Equality claim disputed
Many staff in a sector notorious for its record on disability employment issues will be keen to congratulate the College of Ripon and York St John. It was awarded a prestigious "disability symbol" from the Employment Service (ES), given to employers that have demonstrated a commitment to disability equality.
But one academic at Ripon and York, Claire Hobbs, who is one of a small minority of disabled academics in higher education, has been less quick to praise her bosses. Dr Hobbs, who has multiple disabilities including muscle weaknesses and a hearing impairment, is engaged in an employment dispute with the college, in which she claims she has been discriminated against under the 1995 Disability Discrimination Act.
When faced with Dr Hobbs's allegations, Ripon and York apparently ignored its earlier acknowledgement of her disability and argued that she was not disabled. But the Leeds employment tribunal gave the argument short shrift in a hearing last March. It emerged that the college had not only previously accepted Dr Hobbs's disability under the terms of the act, it had also been claiming financial and material support for Dr Hobbs under the Department for Education and Employment's access to work scheme.
The tribunal ruled that Dr Hobbs is disabled and that her case should proceed. But the college lodged an appeal, which prevented a hearing due last summer.
Lecturers' union Natfhe has called on the college to stop using the disability symbol, and has asked the ES withdraw it. But the ES has confirmed that an employer trying to retrospectively deny an employee's disability, will not necessarily hamper its achievement of the useful marketing tool of a disability-friendly badge.
Madeleine Wood, policy adviser at the ES, confirmed the service was aware of the outstanding case when it awarded the symbol to Ripon and York. She said an employer could not be barred from the scheme just because of "a gripe by one member of staff". She said there could be no review of the award until Dr Hobbs's case was complete.
A spokeswoman for the college said: "The college can confirm that the Employment Service was aware of this case, and subsequent tribunal claim, during discussions and prior to achievement of Disability Symbol User... The College believes that it continues to fully meet the requirements of the Employment Service."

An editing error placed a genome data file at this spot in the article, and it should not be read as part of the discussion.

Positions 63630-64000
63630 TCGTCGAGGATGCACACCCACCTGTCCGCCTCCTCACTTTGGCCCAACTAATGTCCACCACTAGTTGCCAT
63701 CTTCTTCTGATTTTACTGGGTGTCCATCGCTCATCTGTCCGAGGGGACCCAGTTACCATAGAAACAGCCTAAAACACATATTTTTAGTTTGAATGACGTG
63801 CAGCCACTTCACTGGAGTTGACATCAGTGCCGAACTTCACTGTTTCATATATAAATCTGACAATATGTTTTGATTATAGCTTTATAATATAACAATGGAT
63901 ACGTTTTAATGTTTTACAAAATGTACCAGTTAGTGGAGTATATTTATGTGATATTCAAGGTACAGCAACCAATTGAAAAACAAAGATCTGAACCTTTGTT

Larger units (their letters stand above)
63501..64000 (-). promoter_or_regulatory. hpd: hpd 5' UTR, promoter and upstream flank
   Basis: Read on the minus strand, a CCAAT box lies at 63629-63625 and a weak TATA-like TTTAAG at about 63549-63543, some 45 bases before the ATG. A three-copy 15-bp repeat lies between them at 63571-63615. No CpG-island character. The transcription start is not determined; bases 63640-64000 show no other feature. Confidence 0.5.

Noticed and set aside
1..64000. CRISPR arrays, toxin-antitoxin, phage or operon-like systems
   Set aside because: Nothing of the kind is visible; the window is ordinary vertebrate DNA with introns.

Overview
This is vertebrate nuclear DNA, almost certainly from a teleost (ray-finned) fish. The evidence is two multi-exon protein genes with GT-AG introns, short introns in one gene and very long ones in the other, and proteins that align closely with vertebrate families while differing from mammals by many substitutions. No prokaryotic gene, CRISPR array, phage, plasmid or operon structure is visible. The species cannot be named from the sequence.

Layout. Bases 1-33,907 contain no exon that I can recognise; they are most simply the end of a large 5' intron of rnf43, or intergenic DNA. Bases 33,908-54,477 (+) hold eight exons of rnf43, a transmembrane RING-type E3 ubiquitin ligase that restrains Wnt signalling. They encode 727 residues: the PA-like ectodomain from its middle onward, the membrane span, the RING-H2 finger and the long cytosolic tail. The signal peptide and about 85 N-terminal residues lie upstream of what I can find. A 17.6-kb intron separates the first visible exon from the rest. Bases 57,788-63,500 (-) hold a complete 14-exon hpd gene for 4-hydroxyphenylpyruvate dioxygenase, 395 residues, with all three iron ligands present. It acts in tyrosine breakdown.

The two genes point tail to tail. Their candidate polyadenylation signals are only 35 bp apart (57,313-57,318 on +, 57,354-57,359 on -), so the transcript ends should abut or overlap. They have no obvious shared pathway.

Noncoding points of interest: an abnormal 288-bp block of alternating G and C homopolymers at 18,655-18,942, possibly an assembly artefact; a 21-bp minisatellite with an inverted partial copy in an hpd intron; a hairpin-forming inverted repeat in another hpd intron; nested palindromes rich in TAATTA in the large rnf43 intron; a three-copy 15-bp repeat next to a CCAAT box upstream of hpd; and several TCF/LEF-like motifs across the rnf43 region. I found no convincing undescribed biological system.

Scholar faces exclusion from RAE
Sheffield Hallam University professor Cedric Pugh is set to face the indignity of becoming perhaps the only active international scholar in the United Kingdom whose work will not be submitted for the 2001 research assessment exercise. He also happens to be one of the few disabled academics to hold a British chair. An employment tribunal, in which Professor Pugh is claiming disability discrimination, will seek to establish whether these two facts are linked.
Earlier this year, Professor Pugh, a researcher on urban studies, was told by his school's director, Elizabeth Rick, that his work would be excluded from the two key assessment units relevant to his field:
"The reason for the decision is that your work... is not related to the key research themes developed from the body of work in the unit of assessment," she said.
Lecturers' union Natfhe believes that Professor Pugh's exclusion amounts to victimisation, linked with a dispute over alleged disability discrimination. His complaint has been added to a file submitted to the Sheffield employment tribunal, which last week rejected an attempt by Hallam to have the case quashed. This week, a university spokeswoman raised hopes that his work may be submitted: "No decision has been taken as to the work to be submitted for the RAE by the university... It is simply not the case that a decision has been taken to exclude Professor Pugh."